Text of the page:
Meg Bussey

Margaret (Meg) Bussey was born and grew up in Warrenton, Virginia with three younger brothers. Her parents enjoyed the woods so much that they built a house outside of town on a wooded lot and moved the whole family there. Her high school art teacher was a model for the practice of painting on-site, and through the school she had opportunities to do commercial and volunteer projects in posters, theatre sets, costumes, and also her first teaching job: watercolor.

She graduated from the College of William and Mary with a studio arts major and a dance minor, adding choreography and printmaking to her experience and interests. Marriage to a Minnesotan resulted in a move to Minnesota where she visited the Boundary Waters for the first time, and experienced Midwestern winter. She completed a second bachelor’s degree in art education at the University of Minnesota. After another round of life back in Virginia while her husband attended graduate school, Meg was accepted into the MFA program at the University of Minnesota and managed to graduate in 1987 with both a major in Printmaking and a still-living four-year-old child. (He has survived to become a teacher himself.)

Since earning her degree she has taught classes and workshops in studio art, including drawing, painting, watercolor, life drawing, printmaking and papermaking to both adults and children, at the University of Minnesota, College of Visual Art and Anoka Ramsey Community College. She has been active as a coop member of Highpoint Center for Printmaking and has maintained a studio space with a lithography press in the Northrup King Building in NE Minneapolis for many years.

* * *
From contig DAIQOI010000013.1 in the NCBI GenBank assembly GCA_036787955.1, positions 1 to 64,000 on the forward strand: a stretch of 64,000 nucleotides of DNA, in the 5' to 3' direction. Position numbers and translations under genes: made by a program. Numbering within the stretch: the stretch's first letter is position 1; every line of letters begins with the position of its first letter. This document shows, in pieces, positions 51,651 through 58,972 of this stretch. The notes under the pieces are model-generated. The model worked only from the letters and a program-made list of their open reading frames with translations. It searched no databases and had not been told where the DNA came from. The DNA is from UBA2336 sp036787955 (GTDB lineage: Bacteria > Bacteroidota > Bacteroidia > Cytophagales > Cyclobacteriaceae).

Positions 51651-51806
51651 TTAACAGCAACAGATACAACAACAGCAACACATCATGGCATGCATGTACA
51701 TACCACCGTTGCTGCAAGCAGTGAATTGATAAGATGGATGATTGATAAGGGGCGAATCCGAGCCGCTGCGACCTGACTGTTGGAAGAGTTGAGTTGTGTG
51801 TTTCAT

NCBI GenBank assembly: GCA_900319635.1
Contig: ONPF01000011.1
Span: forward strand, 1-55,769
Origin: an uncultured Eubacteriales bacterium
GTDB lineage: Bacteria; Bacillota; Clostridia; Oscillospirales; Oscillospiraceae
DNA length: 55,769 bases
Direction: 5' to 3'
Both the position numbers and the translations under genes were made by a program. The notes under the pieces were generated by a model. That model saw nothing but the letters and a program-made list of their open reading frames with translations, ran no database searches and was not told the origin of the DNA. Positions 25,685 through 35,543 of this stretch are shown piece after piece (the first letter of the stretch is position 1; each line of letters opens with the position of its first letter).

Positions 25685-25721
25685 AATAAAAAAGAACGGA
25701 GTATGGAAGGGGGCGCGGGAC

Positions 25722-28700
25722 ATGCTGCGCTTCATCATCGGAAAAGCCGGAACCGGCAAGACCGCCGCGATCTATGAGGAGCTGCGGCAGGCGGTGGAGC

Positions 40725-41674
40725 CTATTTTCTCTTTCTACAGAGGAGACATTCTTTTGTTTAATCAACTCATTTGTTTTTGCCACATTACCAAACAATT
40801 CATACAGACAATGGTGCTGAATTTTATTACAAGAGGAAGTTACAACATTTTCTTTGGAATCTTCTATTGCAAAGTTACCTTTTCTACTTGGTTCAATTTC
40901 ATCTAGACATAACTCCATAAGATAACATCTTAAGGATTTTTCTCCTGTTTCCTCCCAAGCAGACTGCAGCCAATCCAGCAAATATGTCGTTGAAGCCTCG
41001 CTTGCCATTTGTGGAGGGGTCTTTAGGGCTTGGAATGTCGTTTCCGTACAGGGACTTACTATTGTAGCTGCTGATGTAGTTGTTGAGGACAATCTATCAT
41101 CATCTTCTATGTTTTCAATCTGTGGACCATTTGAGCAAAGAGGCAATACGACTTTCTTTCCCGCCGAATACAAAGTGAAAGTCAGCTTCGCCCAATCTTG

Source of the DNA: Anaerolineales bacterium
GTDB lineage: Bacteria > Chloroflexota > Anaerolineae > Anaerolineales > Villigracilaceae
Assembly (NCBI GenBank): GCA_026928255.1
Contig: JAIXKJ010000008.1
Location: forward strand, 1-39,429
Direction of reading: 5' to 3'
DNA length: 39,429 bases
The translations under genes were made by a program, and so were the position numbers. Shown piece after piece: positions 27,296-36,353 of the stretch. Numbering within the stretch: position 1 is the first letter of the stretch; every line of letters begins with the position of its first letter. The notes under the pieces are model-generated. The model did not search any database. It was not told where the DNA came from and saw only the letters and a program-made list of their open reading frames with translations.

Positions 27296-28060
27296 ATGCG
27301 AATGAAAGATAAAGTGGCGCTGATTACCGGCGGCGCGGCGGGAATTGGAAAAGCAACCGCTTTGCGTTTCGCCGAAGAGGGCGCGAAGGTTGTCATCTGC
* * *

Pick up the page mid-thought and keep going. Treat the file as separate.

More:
She received a Minnesota State Arts board grant in 2005, which she used towards printmaking projects at Highpoint. She has been employed as an illustrator, most recently in a three-year cycle of illustrations for an online and print liturgical resource published by Augsburg Fortress Press. Large curatorial projects have been a more recent interest, including the show of contemporary regional watercolor artists Waterborne in 2008 and the contemporary printmaking show THENOW in 2010, both at the Katherine Nash Gallery at the University of Minnesota and both including a selection of work from the Weisman Collection.


About the Work


I am deeply interested in the use of the human figure in the environment to express psychological, emotional, and cross-historical meaning. Our times are bewildering, but our bodies and senses have deep roots. The attentive encounter of a person, of any age, with our physical world is compelling to me, a symbol of hope. The AHA! experience of insight is basic to human nature. Much of this sort of experience does not come through a screen in  pixel form. The prevailing use by artists of media quotation, and purposeful obscurity to bury meaning is alien to what I have to say. I make use of the “traditions” of figuration, printmaking, and narrative to create meaning  which is of my time, coming out of my experience, but connected to both contemporary and historical artistic practice.

The conceptual aspect of my work consists of choosing materials carefully, sometimes using site-specific materials (such as using Mississippi river clay for pigment), or making materials from scratch (such as papermaking from local plant fiber). I use water and carbon black pigment in linseed oil (ink) to make a print from a stone onto plant-fibered paper. The process of experiment and discovery I go through in developing a print enacts the very conditions of making meaning from raw materials, one of those materials being my human experience.